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  • The Challenge of Ethnic ConflictThe Travails of Federalism in Nigeria
  • Rotimi T. Suberu (bio)

The need to establish a stable system of federal democracy has dominated the history of constitutional discourse and design in Nigeria since the winning of independence from Britain and the inauguration of the First Republic in 1960. Throughout the period of military government that began in 1966 and ended with the establishment of the Second Republic (1979-83), and right on up to current efforts to reintroduce civilian rule, Nigeria has searched for a federal arrangement that can accommodate its combustible ethnic, regional, and religious divisions. This search has been complicated by the instability and vulnerability of competitive civilian politics, the political hegemony of centralizing military elites, the perverse distributive pressures inherent in the country's oil-based economy, and growing disagreement among key elites regarding the design of key federal institutions.

Nigeria's several hundred ethnolinguistic groups were formally consolidated into a single country in 1914 following a protracted and uneven process of British colonial conquest and incorporation. The largest of these groups are the Muslim Hausa-Fulani, the predominantly Christian Igbo, and the religiously bicommunal Yoruba; together they comprise approximately two-thirds of Nigeria's estimated population of 88.5 million. The rest of this population is made up of more than two hundred "ethnic minorities," ranging in size from several thousand to a few million and comprising adherents of Christianity, Islam, and traditional indigenous religions.

Although these diverse peoples had been interacting with one another [End Page 39] in various ways since long before the colonial era, the sheer artificiality of the British-drawn boundaries, the relatively centralized ethnic structure (with just three groups predominating), and the uneven modernization and differential administration of the country under colonial rule engendered strong regionalist pressures for the replacement of the unitary (albeit decentralized) colonial administration with full-fledged federalism. This transition finally occurred in 1954 with the inauguration of a triregional federal framework, which secured autonomy and hegemony for the Hausa-Fulani, Yoruba, and Igbo nationalities in the Northern, Western, and Eastern regions respectively.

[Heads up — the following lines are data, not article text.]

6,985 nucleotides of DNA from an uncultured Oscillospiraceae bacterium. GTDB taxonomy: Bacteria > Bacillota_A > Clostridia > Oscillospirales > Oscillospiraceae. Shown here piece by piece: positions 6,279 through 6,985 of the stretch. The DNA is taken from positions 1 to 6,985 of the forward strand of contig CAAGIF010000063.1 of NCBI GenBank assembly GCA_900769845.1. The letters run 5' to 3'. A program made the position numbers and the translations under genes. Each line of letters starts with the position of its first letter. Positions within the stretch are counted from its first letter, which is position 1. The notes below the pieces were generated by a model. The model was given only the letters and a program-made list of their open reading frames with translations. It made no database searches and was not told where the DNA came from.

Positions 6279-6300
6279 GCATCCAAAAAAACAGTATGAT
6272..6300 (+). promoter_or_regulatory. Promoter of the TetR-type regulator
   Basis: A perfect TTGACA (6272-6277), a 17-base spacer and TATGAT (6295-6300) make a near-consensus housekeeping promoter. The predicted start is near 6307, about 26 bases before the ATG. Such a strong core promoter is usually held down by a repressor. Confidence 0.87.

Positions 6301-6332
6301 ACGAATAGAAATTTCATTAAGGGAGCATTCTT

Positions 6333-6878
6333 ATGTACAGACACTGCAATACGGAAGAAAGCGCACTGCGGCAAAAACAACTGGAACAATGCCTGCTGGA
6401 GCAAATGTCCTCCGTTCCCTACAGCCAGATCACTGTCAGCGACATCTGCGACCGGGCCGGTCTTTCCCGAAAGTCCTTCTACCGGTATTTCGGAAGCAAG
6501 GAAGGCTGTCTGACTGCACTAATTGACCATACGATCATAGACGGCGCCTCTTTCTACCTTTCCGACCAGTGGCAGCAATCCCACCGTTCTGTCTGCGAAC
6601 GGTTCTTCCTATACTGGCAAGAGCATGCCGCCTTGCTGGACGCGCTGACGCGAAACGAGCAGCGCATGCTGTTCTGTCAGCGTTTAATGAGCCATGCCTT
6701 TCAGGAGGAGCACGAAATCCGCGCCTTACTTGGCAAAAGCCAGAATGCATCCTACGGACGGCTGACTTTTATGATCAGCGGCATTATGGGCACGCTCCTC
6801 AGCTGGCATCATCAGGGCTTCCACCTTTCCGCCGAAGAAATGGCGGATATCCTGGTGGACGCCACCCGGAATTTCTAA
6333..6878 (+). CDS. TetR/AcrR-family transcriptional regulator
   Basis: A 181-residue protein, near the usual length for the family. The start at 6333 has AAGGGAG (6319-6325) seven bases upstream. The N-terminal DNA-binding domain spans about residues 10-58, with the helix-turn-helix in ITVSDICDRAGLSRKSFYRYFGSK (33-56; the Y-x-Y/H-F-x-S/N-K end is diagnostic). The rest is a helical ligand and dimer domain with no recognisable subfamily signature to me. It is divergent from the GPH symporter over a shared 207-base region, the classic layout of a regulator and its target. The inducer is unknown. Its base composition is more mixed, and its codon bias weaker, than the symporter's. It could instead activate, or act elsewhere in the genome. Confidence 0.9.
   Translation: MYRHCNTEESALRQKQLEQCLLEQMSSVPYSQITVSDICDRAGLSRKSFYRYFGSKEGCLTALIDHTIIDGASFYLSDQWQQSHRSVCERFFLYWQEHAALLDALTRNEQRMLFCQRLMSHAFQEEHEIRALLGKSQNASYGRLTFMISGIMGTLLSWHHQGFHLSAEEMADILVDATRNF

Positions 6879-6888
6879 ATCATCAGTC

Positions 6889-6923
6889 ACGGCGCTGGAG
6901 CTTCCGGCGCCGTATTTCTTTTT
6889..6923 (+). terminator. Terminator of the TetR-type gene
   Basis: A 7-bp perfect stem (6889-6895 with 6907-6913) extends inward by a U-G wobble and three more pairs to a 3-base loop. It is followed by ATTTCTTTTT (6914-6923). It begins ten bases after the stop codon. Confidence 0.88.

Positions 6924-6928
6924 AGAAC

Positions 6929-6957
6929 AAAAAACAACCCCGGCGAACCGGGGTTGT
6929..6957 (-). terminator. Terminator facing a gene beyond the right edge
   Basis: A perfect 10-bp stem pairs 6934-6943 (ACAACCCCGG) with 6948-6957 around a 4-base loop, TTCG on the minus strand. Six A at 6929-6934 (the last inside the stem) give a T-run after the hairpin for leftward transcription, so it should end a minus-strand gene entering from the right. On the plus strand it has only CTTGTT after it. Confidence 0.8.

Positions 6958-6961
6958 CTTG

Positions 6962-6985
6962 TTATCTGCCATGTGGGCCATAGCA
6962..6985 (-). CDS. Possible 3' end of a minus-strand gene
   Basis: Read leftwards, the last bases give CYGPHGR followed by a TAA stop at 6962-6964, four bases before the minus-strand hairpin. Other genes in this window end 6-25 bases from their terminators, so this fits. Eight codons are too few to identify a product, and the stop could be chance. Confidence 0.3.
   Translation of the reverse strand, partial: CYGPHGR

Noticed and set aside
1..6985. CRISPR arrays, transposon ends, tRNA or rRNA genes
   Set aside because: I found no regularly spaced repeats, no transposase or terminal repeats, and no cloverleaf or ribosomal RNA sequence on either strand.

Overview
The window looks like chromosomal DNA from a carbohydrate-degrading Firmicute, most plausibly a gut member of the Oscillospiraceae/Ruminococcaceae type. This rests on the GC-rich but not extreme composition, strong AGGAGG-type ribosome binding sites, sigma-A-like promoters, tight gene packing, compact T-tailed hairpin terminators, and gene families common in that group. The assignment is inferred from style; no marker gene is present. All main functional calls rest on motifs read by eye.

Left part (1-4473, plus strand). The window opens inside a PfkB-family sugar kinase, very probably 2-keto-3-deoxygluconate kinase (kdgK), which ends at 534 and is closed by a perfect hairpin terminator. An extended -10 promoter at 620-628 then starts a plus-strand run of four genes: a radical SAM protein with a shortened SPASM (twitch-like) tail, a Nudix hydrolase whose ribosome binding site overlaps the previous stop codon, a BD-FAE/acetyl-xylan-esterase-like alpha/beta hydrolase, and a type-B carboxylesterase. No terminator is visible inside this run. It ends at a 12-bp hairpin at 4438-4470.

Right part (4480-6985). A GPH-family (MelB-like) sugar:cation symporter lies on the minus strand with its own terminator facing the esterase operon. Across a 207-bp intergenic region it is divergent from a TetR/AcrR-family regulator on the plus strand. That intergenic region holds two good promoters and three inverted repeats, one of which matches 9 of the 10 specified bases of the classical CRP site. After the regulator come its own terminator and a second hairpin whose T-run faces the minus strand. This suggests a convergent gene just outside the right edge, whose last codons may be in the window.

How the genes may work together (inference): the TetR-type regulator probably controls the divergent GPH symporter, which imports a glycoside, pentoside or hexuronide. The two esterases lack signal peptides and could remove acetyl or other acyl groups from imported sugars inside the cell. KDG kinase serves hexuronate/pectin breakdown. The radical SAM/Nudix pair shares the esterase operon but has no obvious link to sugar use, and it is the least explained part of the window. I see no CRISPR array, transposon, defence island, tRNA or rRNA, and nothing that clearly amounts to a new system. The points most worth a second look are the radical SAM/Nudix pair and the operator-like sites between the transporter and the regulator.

The problem with this federal structure lay not only in its inequitable incorporation of minority communities into a set of regional bastions dominated by large ethnic groups, but also in the overwhelming size of the Northern region, which included nearly three-quarters of the country's territory and over half of its population. The creation of the Midwest region in 1963, while giving satisfaction to ethnic-minority aspirations in the old Western region, left the country's minority problem substantially unresolved and intensified the overall imbalance in the structure of the Federation.


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Nigeria: Ethnic Groups and Four Regions From Crawford Young, The Politics of Cultural Pluralism (Madison: University of Wisconsin Press, 1976). Reprinted with permission.

[End Page 40]

This imbalance played a large role in bringing about the collapse of the First Republic and the imposition of military rule in January 1966. Also contributing to that turn of events were the ethnoregional polarization of party competition, the increasingly vicious struggle for political advantage among regions, and, in particular, the politically motivated sacking of the Western regional government by the federal administration in 1962 and its turbulent aftermath.

Although bedeviled by severe tensions that culminated in the horrific Biafran civil war of 1967-70, the period of military rule that followed the collapse of the First Republic did succeed in transforming the country into a federation of 12 (later 19) states. This multistate federalism in turn helped to secure support for a united Nigeria from ethnic-minority communities in the secessionist Eastern region, to dilute the hegemony of the north, to distribute elements of the larger ethnic groups across more states, to furnish local administrative outlets for the huge oil windfalls of the 1970s, and, in general, to contain the disintegrative tendencies inherent in Nigeria's cultural diversity.

In designing the Second Republic, military leaders and their civilian advisors predictably sought to reinforce the integrative effects of the multistate structure. This was to be accomplished via the promulgation of a highly centralized federal constitution. Among other things, the new constitution would establish a uniform system...

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Additional Information

ISSN
1086-3214
Print ISSN
1045-5736
Pages
pp. 39-53
Launched on MUSE
2008-01-01
Open Access
No
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